Will fears of stigma from Gold King Mine blowout remain?

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Will fears of stigma from Gold King Mine blowout remain?

What outfitters are saying about the summer tourist season
“The water tastes like iron,” said Eric Parker as he kayaked down the Animas River near Bakers Bridge on Aug. 6, 2015, the morning after his group ended up in the contaminated wastewater after the Gold King Mine north of Silverton blew out.
A day after the Gold King Mine blowout, La Plata County Sheriff Sean Smith closed the Animas River to the public. The river stayed closed for nine days, preventing residents from getting in the water or doing any recreation in it. Rafting and fly fishing companies lost money during the closure, but some doubt they will see any lasting effect this tourist season.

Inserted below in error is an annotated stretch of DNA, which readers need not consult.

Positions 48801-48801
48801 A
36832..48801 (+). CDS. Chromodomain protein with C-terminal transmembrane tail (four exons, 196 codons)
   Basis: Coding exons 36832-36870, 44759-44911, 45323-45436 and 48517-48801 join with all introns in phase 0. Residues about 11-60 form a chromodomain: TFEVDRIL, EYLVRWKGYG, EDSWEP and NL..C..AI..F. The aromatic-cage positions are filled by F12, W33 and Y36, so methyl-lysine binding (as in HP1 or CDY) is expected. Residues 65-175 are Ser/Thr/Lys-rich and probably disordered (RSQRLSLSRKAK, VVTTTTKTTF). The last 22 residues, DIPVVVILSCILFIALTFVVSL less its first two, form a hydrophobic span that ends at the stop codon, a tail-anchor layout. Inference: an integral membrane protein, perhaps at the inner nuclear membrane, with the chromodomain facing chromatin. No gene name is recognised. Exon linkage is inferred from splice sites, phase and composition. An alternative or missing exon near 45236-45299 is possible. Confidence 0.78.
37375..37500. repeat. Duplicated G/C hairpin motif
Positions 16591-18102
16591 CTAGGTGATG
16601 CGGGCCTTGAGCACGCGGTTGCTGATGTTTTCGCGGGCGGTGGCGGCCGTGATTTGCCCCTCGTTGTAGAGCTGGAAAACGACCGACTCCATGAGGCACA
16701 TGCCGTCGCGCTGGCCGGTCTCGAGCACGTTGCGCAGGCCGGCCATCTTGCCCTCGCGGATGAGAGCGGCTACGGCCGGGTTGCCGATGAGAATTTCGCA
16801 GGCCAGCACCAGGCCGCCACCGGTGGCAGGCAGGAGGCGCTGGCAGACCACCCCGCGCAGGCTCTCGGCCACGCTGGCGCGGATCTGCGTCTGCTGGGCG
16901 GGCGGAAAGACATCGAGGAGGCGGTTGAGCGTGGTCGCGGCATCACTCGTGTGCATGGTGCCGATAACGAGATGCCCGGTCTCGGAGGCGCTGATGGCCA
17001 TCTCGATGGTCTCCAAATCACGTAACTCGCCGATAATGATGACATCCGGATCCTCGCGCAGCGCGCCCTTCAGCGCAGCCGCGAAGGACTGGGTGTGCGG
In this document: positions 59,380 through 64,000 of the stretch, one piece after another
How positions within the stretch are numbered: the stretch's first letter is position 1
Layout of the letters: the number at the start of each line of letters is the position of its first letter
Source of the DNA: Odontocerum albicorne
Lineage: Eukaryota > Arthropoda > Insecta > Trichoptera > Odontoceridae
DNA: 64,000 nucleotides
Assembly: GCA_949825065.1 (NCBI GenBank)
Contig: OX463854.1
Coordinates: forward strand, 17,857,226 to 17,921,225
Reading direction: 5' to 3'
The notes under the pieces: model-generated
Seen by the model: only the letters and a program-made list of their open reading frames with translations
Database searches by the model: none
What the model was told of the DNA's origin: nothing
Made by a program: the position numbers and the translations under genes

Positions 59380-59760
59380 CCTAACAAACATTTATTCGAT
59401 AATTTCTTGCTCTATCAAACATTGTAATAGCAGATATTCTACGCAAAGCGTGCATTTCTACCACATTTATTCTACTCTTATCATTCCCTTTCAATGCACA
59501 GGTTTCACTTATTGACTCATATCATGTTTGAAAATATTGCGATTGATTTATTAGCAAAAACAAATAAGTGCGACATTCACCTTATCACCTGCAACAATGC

Will fears of stigma from Gold King Mine blowout remain?

“The water tastes like iron,” said Eric Parker as he kayaked down the Animas River near Bakers Bridge on Aug. 6, 2015, the morning after his group ended up in the contaminated wastewater after the Gold King Mine north of Silverton blew out.
A day after the Gold King Mine blowout, La Plata County Sheriff Sean Smith closed the Animas River to the public. The river stayed closed for nine days, preventing residents from getting in the water or doing any recreation in it. Rafting and fly fishing companies lost money during the closure, but some doubt they will see any lasting effect this tourist season.
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